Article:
Preservation planner discusses legacy of historic roads in Oregon, nation

Dan Marriott, center, talks with University of Oregon students Lauren Riecke and Noah Kerr Nov. 10 in Eugene. Marriott, a historic road preservation planner, was in town for the LiveMove Speaker Series, sponsored by OTREC.

Dan Marriott, a historic road preservation planner, believes that Oregon should be proud of its heritage of excellent historic and scenic routes crisscrossing the state.

Marriott presented this message, plus a broad overview of historic road preservation, during his lecture “Historic Roads: Inspiration and Conservation in the 21st Century” at the Downtown Athletic Club in Eugene on November 10th. His lecture highlighted his years of expertise as a planner and preservationist. Marriott is the founder of Paul Daniel Marriott + Associates, a planning office that specializes in analysis and preservation strategies for historic and scenic roads.

Marriott pointed specifically to the beauty of the Columbia River Highway, built from 1913 to 1922. The highway was called “America’s greatest scenic road” when it was built and attracted pleasure drivers from far away as New York. He praised the State of Oregon’s commitment to preserve the roadway and facilities along the route, acknowledging its past while understanding its present value.

Marriott also presented examples of other historic roads from around the United States. The lecture audience was led down such famous roads as Route 66, stretching from Chicago to Los Angeles, and the Colonial Parkway, connecting the colonial-era communities of Jamestown, Williamsburg, and Yorktown, Va. In each of these roads, as well as the others he presented, Marriott showed that preservation does not have to come at the expense of functionality, sustainability or safety. He is the author of Saving Historic Roads, Design and Policy Guidelines (John Wiley and Sons, 1998) and From Milestones to Mile-Markers: Understanding Historic Roads (America’s Byways Resource Center/Federal Highway Administration, 2004).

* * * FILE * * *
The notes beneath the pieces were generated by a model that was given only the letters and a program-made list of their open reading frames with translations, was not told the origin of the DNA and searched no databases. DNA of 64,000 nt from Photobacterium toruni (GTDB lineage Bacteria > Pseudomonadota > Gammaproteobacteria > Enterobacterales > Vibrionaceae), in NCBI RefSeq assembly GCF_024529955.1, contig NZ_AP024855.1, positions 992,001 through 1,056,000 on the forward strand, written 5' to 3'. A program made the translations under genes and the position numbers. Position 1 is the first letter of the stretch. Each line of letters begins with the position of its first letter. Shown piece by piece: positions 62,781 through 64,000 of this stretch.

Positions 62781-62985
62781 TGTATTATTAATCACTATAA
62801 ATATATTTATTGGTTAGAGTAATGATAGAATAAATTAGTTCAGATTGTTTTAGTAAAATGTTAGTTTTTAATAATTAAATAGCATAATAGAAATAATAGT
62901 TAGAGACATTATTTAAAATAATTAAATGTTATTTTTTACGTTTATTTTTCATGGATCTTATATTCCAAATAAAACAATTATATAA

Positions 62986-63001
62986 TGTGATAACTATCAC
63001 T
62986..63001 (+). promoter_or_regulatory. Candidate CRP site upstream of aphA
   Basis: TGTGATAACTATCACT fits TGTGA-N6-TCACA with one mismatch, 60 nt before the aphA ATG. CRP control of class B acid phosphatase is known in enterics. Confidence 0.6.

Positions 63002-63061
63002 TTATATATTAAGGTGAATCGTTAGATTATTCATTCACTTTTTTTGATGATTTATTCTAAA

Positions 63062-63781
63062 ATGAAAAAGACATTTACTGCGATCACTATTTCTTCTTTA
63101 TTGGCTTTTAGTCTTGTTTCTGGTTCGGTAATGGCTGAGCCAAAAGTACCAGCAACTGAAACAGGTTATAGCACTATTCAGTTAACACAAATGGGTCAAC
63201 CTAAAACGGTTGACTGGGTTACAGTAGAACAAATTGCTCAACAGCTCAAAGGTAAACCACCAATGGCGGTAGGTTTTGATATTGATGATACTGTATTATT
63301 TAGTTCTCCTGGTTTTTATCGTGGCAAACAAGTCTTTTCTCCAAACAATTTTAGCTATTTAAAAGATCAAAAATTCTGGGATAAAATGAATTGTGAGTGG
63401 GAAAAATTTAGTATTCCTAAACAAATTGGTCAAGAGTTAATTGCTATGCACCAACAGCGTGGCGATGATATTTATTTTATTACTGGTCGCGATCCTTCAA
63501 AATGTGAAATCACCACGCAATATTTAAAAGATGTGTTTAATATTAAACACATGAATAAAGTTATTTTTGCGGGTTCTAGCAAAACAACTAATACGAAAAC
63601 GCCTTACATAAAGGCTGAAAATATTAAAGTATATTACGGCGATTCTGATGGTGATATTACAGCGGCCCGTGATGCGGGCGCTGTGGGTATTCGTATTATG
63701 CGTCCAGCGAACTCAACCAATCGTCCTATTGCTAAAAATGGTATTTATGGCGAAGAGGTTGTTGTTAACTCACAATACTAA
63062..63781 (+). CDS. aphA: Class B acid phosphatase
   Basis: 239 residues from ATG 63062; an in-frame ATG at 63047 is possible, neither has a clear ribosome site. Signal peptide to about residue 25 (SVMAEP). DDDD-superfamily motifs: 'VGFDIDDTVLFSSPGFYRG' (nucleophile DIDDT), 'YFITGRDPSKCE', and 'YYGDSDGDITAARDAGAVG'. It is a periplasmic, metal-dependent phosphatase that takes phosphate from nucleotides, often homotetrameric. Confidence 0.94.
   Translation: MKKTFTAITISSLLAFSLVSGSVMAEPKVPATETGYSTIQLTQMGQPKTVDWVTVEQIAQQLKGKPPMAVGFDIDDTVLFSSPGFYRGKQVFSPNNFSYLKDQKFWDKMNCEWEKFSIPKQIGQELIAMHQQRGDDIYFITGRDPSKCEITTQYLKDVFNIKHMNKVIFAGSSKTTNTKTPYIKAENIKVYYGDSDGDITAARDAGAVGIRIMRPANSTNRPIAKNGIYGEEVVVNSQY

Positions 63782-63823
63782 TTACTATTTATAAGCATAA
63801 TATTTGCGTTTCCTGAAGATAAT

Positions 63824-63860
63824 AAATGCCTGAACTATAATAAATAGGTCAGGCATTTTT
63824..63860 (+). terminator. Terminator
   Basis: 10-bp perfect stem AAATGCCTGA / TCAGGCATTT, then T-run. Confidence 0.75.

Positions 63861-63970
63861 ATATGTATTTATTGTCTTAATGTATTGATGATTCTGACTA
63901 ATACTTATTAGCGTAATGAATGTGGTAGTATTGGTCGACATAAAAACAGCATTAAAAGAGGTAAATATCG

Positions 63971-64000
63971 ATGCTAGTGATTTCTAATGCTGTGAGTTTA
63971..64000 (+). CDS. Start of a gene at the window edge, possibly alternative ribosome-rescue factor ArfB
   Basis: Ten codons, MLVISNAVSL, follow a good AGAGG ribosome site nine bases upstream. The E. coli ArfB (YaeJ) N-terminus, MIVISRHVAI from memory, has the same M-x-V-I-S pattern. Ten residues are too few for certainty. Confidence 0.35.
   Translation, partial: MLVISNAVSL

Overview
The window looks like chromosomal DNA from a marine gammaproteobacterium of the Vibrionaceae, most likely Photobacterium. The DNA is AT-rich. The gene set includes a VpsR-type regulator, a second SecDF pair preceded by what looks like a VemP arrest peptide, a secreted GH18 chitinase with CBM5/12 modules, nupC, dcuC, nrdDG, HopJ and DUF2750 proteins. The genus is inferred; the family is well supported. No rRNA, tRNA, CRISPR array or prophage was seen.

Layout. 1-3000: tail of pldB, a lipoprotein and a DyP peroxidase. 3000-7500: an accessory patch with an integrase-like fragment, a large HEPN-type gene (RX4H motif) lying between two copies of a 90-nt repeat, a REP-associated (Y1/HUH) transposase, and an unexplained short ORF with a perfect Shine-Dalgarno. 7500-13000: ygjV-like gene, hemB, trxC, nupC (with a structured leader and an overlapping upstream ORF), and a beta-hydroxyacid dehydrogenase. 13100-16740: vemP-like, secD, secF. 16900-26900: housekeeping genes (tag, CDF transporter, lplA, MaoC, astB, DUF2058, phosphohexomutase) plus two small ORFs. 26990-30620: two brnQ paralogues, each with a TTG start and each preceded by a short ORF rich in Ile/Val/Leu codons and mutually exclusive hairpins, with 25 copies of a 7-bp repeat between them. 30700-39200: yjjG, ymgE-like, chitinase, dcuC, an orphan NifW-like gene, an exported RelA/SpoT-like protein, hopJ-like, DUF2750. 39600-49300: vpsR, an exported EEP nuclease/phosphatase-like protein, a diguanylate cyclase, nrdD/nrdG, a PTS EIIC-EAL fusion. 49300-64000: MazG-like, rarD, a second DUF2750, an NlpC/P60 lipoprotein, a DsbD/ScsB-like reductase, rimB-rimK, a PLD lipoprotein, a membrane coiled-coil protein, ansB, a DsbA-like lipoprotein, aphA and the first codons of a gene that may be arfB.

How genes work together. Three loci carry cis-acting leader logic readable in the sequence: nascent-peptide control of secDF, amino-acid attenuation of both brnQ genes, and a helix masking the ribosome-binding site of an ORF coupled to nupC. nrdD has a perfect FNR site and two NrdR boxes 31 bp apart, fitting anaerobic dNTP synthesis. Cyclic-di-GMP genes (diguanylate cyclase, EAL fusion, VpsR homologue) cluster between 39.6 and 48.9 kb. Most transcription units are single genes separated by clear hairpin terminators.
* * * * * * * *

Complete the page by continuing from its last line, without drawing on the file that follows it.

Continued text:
This lecture is the second in the 2011-2012 LiveMove Speaker Series, following the Oct. 20 visit of Ronald Tamse, with the Utrecht, Netherlands traffic department. LiveMove is the OTREC-funded transportation and livability student group at the University of Oregon. LiveMove brings together undergraduate and graduate students from a variety of backgrounds and disciplines to focus on the planning and design of transportation systems as they relate to community quality of life and livability.

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